Politics & Economics

The effects of Letta’s report on the social dimension: the interlinkage between economic and social levels

June 2024
By Editorial Staff

Letta’s report, “Much More Than a Market,” was investigated during the Social Policy Council held on June 20th. Enrico Letta made some significant remarks on the labor market, as well as on social policies, which needed to be discussed in the meeting. How can we implement the interlinkages between economic and social policies?

The Single Market report

“A strong social dimension in the EU Single Market promotes inclusive prosperity, ensuring fair opportunities, workers’ rights, and social protection for all, while contributing to growth and competitiveness. It reinforces the European Union’s commitment to solidarity, reducing inequalities, and promoting the well-being of all citizens, in line with the values of the European Pillar of Social Rights for a cohesive, people-centered Union,” stated former Italian Prime Minister Enrico Letta in his report.

In order to achieve this, Letta has established a number of priorities, giving central importance to the “freedom to stay“, complementing the “freedom to move”. “Free movement is a valuable asset, but it should be a choice, not a necessity”. The freedom to stay means that people should not feel compelled to leave their home countries in search of better conditions. This requires policies to tackle regional imbalances, including the provision of a strong EU cohesion policy and other funding instruments and technical assistance to regions stagnating, in decline, and/or suffering from brain drain and depopulation. Moreover, the report calls for support mechanisms for EU citizens returning to their home countries after working abroad and puts forward a proposal to introduce a special EU regime for digital cross-border workers.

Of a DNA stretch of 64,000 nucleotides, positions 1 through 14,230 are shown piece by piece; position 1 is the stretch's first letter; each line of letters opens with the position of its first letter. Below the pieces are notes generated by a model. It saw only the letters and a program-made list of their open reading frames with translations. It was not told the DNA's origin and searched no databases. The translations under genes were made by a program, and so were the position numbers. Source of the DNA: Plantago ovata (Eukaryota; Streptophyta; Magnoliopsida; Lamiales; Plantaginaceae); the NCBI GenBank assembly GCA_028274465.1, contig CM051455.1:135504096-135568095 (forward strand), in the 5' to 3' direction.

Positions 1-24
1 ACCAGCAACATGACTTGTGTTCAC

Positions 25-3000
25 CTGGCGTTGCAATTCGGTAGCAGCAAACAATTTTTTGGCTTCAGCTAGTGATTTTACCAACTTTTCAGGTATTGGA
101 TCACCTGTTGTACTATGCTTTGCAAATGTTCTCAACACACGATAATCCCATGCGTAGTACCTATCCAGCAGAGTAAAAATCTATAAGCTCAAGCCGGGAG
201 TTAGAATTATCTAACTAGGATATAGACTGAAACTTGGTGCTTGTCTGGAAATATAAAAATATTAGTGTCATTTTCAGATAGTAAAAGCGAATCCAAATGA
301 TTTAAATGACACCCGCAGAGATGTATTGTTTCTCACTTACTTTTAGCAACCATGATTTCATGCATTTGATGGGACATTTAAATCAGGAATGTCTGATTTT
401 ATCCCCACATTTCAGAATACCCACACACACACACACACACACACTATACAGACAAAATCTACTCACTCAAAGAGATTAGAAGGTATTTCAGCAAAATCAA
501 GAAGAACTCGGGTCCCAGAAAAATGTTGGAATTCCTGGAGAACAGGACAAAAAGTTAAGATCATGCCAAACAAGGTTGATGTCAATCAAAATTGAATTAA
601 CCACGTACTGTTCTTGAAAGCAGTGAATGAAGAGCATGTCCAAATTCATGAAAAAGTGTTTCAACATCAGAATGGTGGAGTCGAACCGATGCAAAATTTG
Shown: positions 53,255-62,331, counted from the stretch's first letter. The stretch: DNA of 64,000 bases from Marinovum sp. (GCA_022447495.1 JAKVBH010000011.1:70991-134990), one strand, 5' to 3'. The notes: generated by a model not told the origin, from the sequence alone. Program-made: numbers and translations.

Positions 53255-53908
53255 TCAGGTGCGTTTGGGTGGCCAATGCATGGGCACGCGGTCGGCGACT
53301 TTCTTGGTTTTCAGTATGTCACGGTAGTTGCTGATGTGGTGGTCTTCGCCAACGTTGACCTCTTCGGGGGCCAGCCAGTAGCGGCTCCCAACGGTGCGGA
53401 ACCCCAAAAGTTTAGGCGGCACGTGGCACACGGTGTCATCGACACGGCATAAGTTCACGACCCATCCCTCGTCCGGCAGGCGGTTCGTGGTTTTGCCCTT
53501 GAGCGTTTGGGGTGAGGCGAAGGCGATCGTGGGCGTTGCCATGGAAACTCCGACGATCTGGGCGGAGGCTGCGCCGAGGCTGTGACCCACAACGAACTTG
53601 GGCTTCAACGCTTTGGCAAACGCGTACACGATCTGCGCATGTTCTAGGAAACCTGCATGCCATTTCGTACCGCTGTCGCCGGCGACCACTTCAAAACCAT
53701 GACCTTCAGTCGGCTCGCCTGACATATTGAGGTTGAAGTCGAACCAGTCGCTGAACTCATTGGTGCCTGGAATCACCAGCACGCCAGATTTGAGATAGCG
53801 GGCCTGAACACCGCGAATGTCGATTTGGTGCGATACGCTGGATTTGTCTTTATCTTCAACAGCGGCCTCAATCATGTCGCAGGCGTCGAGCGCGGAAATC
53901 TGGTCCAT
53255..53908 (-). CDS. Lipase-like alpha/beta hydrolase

According to the Council

During the Council, ministers debated the social dimension of the market and recognized the importance of creating a sustainable single market for all. Priorities were set out, such as the request for equal treatment between persons irrespective of religion or belief, disability, age, or sexual orientation in the areas of social protection (including social security and healthcare), social advantages, education, and access to goods and services (including housing), as well as the reinforced quality framework for traineeships. The La Hulpe Declaration, which assesses the pillar as the compass guiding the work on employment, social, and equality policy areas, was also discussed.